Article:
Thanks, Horta, you make me blush. I'm no better than the next guy to see into the future accurately, but it does seem that computing devices will become more or less commodity items, assuming they haven't already done so. The trend was clear when IBM PS/2s had to give way to the cheaper and fast-improving IBM clones. The coolness of the MCA bus of the PS/2 was soon history, at first unable to do double duty as a memory bus anymore, and soon after outclassed for peripherals too. That trend won't stop, IMO.
Initially, digital machines were mainframes. Then the machines became more pervasive with minis and later even more so with the single chip processor (e.g. PCs and embedded smarts in common appliances). I think personal digital electronic gadgets are just a continuation of this pervasiveness trend.
What's next, I'll bet, is more of this. What the press likes to call IoT is simply more of what we have been seeing. Potentially even embedding processors in people (uuh, I mean in addition to the brain).
As to applications, especially if extreme weather events keep getting the limelight, I'll bet there will be a lot of eco-oriented control software being developed, and eco-oriented computing embedded in all manner of systems (the grid, home appliances, transportation, traffic control, you name it). More processing, more smart control, in everything we use. Self-driving cars, for instance, I think are a manifestation of this increasing pervasiveness of computing.
Bert, I'm impressed at your ability to see through the fog, look beyond the 'now', and state reality as it is. Your views seem neither biased nor radical compared to most others I've seen post on EETimes.
From historical trends, you're applying concepts to still emerging markets (mobile) and concluding well before anyone's even thought about this, that the mobile market will see its bright light fade sooner than anyone expects.
The only thing missing here is, what's next? People will have cheap, powerful, efficient, quality computing power. Will the computing industry turn into something like the memory industry? Those that aren't bringing down the costs will be pushed out rapidly because the margins will be so little?
Any ideas on what you see coming, or even what you would like to see coming?
I can't imagine that desktops are going away (even if there are now lots of other options for non-power home users), and Microsoft Windows and office products look like they are going to continue to dominate the desktop.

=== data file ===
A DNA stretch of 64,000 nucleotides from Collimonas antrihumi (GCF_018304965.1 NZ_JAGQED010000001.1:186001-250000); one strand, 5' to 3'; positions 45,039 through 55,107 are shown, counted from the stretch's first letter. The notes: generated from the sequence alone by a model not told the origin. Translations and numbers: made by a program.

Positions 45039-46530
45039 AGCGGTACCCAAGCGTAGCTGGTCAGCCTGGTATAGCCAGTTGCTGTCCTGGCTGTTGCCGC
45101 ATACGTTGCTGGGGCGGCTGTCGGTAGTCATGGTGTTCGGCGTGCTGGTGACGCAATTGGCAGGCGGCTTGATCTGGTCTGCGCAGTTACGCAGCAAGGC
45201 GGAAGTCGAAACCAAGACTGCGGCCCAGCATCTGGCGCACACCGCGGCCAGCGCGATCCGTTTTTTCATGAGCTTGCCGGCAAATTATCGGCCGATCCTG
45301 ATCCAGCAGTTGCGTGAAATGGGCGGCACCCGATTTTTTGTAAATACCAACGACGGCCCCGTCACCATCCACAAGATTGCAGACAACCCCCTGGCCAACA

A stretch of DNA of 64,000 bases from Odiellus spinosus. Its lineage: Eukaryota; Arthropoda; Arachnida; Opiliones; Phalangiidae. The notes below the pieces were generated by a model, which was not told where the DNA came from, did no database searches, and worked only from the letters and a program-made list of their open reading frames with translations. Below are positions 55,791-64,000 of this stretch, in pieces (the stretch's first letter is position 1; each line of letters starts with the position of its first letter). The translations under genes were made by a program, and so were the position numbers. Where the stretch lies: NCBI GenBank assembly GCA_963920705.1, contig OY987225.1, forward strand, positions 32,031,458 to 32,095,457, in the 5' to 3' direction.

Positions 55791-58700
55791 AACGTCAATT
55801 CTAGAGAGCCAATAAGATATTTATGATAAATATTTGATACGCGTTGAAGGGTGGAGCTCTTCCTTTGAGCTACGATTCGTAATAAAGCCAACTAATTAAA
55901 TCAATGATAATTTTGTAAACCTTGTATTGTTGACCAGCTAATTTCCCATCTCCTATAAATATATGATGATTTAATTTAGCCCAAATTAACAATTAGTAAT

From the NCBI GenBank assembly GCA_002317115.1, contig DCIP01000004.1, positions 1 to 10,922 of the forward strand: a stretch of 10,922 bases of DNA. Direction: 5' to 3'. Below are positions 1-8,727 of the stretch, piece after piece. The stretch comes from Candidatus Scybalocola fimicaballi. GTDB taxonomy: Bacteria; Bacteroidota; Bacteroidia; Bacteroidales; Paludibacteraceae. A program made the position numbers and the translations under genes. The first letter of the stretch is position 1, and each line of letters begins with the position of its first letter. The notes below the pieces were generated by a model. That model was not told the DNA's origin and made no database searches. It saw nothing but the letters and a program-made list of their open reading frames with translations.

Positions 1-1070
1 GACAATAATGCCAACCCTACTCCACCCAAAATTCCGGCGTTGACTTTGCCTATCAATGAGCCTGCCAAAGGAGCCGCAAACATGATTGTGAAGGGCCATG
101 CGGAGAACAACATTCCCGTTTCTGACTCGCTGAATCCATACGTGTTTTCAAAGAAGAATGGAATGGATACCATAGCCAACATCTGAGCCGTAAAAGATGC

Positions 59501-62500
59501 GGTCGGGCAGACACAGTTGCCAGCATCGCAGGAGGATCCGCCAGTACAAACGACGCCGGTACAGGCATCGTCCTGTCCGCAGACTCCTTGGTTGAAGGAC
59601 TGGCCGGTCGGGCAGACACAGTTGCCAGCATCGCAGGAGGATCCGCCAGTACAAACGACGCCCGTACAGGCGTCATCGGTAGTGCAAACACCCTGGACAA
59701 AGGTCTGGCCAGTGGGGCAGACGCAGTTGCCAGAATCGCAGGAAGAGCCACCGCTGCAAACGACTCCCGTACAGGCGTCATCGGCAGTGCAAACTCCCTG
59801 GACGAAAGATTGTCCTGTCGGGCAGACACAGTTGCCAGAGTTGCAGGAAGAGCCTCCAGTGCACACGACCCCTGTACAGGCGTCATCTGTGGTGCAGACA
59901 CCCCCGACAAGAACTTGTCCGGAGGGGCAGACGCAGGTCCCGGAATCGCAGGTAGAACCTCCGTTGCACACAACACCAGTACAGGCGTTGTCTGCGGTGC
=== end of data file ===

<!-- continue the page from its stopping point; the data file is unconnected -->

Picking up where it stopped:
Considering Windows 8 provides a fuller experience with a touch screen (even on a desktop) I agree with the idea of the re-invention of the PC and I think it applies to the desktop as well.
I have to disagree with those who assume that any status quo of today will remain the status quo for all time!
Yes, we are in a strange phase now, where lots of casual users are buying up smartphones and tablets, and therefore the manufacturers of computing devices and software are dedicating a lot of time and effort to meet these demands. But it's also true that these handheld devices are approaching mid-level PCs in their computing power.
Therefore, the only logical conclusion is that the current status quo will soon end, and the apps will be demanding more power from the handhelds, and consequently also putting upward pressure on PC hardware.
After all, growth curves are always S curves. Handheld devices will also eventually saturate the market, and the device makers and software developers are going to want to have something new to sell. Innovation will not end.
Intel's other problem is that when making a choice between a higher processor clock speed (or more cores) and more memory, more memory is almost always the right choice. A SSD might be above a faster CPU, but they are still too expensive for the $500 PC. Most CPUs have enough performance for the consumer workload, but browsers use lots of memory, and consumers only close a window when they reboot the machine.
[disclaimer: I work for Intel, but my opinions are my own and do not reflect the company's guidance]
You *have* reported Intel's latest thrust in apps, Rick. Partnering with Nuance to make voice-driven PCs, and the whole Perceptual Computing initiative, for which a SDK was just released. Convertibles and dockable tablets with touch are just the beginning of the re-invention of the PC. Don't count us out quite yet. :D
David Patterson, known for his pioneering research that led to RAID, clusters and more, is part of a team at UC Berkeley that recently made its RISC-V processor architecture an open source hardware offering. We talk with Patterson and one of his colleagues behind the effort about the opportunities they see, what new kinds of designs they hope to enable and what it means for today’s commercial processor giants such as Intel, ARM and Imagination Technologies.